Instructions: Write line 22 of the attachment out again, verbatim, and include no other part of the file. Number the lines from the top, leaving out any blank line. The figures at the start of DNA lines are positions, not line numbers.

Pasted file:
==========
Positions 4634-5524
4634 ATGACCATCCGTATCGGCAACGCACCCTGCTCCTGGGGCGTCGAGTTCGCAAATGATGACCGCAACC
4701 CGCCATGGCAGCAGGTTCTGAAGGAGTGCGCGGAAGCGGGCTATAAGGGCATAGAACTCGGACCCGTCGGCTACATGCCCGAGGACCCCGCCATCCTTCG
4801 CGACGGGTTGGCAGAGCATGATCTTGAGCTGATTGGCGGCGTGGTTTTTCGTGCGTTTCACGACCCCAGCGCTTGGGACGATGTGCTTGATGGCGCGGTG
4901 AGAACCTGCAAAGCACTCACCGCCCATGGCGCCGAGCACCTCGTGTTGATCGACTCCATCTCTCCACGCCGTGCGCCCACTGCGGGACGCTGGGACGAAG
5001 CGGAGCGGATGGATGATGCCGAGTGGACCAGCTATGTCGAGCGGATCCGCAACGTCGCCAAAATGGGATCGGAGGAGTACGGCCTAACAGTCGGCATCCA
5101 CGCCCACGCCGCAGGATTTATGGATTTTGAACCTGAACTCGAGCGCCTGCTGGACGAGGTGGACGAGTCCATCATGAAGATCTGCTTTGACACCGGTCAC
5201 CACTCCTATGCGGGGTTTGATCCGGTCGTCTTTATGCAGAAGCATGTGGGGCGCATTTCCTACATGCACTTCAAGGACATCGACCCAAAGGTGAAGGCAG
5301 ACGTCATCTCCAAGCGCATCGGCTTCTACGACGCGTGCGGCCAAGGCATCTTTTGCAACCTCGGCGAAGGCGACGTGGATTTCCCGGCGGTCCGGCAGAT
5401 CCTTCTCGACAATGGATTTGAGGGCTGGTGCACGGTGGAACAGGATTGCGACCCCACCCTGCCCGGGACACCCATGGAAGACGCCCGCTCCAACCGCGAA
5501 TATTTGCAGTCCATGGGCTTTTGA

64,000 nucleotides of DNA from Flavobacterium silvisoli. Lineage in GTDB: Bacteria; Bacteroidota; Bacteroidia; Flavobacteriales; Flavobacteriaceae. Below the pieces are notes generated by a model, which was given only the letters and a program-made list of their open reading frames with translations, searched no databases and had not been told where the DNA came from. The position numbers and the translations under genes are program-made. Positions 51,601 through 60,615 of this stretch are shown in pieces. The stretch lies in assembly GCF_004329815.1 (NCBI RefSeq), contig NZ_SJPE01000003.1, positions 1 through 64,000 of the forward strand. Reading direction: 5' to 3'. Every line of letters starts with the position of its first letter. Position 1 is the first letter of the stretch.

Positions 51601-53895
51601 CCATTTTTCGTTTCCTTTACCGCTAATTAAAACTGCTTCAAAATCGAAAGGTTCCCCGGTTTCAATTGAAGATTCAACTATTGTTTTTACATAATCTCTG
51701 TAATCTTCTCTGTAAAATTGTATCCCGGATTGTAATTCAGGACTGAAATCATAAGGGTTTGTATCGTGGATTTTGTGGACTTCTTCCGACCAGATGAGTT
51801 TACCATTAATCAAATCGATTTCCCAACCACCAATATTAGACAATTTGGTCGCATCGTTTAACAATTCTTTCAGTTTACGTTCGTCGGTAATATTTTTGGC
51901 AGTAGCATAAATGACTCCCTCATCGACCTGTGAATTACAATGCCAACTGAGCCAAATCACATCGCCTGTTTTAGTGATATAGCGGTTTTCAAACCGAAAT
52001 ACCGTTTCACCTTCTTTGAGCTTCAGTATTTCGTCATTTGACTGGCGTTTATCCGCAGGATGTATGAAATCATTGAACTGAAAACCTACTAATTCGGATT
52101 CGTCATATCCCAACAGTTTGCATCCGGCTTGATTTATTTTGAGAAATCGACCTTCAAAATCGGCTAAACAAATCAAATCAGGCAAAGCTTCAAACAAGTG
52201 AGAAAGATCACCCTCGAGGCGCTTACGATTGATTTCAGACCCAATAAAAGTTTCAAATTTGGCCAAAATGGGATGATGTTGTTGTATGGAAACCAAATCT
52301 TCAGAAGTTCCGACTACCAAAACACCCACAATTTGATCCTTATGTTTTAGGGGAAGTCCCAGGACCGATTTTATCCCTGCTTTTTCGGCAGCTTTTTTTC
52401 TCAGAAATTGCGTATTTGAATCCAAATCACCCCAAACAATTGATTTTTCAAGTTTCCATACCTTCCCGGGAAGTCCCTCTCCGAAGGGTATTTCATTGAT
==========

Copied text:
52401 TCAGAAATTGCGTATTTGAATCCAAATCACCCCAAACAATTGATTTTTCAAGTTTCCATACCTTCCCGGGAAGTCCCTCTCCGAAGGGTATTTCATTGAT